Iraq's draft constitution should be evaluated on two standards: its substance in the areas of democracy, human rights and proposed political structure; and its potential to be a national compact that brings Iraqis together and undermines the insurgency. It meets the first test. With respect to the second, the jury will decide in the Oct. 15 referendum.
The draft enshrines values and structures that should aid Iraq's democratization, as well as its lasting stability, freedom and prosperity. It contains an enlightened synthesis of universal values and Iraqi traditions. It states that no law may be enacted that contradicts "the established provisions of Islam," "the principles of democracy," and "the rights and basic freedoms stipulated in this constitution" -- rights that are far-reaching. This formula requires that Islam be interpreted to be consistent with democracy and human rights.
The draft states that all Iraqis are equal before the law regardless of "gender, race, ethnicity, origin, color, religion, sect, belief or opinion, or economic and social status." It protects the rights of personal privacy; the sanctity of the home; public trials for criminal defendants; and the freedoms of movement, expression, association and political organization. It states that all defendants are innocent until proven guilty. It prohibits extrajudicial punishment, group punishment, property seizures without compensation, and intellectual, political, or religious coercion.
The draft guarantees women the right to participate fully in public life. In fact, it requires that electoral laws ensure that women hold no less than 25 percent of seats in the legislature. It prohibits all "forms of violence and abuse in the family" and "tribal traditions that are in contradiction with human rights." It accords Iraqi citizenship to all children of Iraqi mothers -- a provision that is revolutionary in this region.
On the controversial issue of personal-status law, the draft states that the National Assembly must enact a statute giving Iraqis the choice of using religious or civil law. This is the same choice available in Israel.
While some leaders wished to make Islam the source of legislation, the draft makes Islam a fundamental source of legislation. At the same time, the draft guarantees "the freedom of belief and religious practice" and holds that "each individual shall have the freedom of thought, conscience, and faith."
The structure of the government in the constitution supports Iraq's democratic transition. It can also help bridge the fundamental differences between Iraq's three communities. It gives the legislature the power to check and balance the executive and establishes an independent judiciary to guarantee constitutional limitations on the state. To provide structural protections to minority factions and broad ownership on key legislation, the draft requires two-thirds majority votes for approval.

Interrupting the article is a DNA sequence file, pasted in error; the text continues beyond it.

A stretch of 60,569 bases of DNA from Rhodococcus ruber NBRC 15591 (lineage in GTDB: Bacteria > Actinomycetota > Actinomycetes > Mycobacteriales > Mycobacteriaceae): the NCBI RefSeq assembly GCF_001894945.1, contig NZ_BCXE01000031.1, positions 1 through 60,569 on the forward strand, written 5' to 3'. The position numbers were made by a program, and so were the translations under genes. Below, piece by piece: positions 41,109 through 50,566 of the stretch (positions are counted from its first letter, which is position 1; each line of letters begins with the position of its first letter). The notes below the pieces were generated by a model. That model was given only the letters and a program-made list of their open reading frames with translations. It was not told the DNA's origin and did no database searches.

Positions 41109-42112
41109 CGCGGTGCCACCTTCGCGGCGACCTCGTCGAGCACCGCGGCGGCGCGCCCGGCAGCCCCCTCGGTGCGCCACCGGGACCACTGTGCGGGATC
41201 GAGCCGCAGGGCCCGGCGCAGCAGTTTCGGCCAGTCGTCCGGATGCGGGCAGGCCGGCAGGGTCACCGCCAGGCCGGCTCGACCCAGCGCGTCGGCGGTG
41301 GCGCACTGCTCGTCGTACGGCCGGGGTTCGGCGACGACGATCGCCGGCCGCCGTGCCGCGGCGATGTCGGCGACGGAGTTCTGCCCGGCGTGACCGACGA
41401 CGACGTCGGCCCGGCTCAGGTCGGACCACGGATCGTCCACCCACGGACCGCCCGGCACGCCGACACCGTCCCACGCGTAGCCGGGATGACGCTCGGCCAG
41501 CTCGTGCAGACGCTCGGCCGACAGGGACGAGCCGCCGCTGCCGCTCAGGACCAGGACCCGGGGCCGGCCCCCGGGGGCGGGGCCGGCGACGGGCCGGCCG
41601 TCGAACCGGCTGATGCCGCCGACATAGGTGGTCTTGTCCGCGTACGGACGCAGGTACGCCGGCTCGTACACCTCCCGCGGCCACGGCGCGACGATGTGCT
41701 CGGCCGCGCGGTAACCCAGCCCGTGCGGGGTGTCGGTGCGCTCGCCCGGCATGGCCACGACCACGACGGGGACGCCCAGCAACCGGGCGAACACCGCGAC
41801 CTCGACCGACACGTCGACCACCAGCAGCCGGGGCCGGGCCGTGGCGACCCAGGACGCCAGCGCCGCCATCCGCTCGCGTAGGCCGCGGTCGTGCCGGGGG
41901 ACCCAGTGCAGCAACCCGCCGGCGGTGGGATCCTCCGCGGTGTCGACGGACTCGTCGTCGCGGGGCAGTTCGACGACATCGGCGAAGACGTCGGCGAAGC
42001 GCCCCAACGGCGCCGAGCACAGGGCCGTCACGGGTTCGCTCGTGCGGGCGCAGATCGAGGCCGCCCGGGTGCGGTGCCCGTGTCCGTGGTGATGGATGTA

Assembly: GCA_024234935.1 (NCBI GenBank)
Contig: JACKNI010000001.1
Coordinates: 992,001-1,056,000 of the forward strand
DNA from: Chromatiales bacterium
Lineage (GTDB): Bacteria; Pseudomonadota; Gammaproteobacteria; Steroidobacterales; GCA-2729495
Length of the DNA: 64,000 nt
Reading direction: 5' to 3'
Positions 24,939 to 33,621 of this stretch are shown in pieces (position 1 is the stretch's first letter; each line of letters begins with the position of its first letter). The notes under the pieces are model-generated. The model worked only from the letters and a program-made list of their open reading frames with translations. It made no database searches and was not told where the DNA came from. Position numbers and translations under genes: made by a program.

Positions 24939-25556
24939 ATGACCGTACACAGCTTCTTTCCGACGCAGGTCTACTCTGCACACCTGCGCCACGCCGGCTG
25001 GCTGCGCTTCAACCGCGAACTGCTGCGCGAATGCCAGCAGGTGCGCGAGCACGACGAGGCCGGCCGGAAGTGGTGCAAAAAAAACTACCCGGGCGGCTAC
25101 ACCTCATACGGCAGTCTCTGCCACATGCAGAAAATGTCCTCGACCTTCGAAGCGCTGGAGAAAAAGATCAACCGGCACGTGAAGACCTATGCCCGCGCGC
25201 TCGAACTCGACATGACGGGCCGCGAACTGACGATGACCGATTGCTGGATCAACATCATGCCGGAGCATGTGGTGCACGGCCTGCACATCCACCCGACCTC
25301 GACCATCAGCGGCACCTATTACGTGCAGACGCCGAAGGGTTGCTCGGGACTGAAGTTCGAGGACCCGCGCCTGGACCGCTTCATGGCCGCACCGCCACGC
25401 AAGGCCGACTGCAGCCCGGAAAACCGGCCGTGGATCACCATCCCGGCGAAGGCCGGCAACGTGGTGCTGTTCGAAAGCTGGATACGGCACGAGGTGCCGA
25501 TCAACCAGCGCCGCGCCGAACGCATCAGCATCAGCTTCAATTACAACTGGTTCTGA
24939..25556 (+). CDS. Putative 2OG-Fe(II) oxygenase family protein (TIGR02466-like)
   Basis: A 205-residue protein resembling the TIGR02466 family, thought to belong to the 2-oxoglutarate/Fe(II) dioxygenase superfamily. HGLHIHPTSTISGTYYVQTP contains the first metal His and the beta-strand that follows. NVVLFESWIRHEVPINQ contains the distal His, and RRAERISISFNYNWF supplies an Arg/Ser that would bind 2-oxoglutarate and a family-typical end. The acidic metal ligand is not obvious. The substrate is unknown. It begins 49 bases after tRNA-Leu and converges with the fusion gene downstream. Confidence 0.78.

The draft postpones any decision to create federal regions beyond the Kurdish area until the next Assembly is seated, a key Sunni Arab demand. Because Sunni Arabs will participate in the December election, they will participate in deciding this issue.
The draft also provides a balanced solution on the control of resources in the context of federalism. It states that oil and gas resources belong to the people; that the federal government, with regional and provincial governments, will manage current resources and equitably share revenue; and that together they will develop a strategy for managing future discoveries based on market principles and encourage investment.
Ethnic and sectarian factions rather than truly national forces are dominant. Iraq's leaders differ on fundamental goals and deeply distrust each other. The process for drafting the constitution made progress on bridging the divide between them as they worked to develop a common road to the future.
Shiite Arab and Kurdish leaders -- who dominate the Assembly and are governing Iraq in a coalition -- first agreed on a draft. Subsequently, they brought in the Sunni Arabs and took into account their views -- which led to a number of adjustments in the Shiite and Kurdish text. Even on the sensitive issue of de-Baathification, Shiite Arab and Kurdish leaders partially accommodated Sunni Arab demands by reducing the margin needed in the Assembly to dissolve the de-Baathification commission -- from two-thirds to an absolute majority.
Ultimately Iraqis will need to reach a national compact. Some Sunni Arab leaders have so far rejected this draft, although many are privately more positive and say that intimidation by the insurgents makes announcing support too dangerous. If Iraqi voters ratify the draft overwhelmingly, it becomes a national compact. If they reject the draft, the next Assembly will negotiate anew. Under all scenarios, the United States will continue to encourage Iraqi leaders and communities to come together. A central achievement of this process is that the draft came about through negotiation, not the exercise of violence. In essence, we can say that politics has broken out in Iraq.
The writer is U.S. ambassador to Iraq.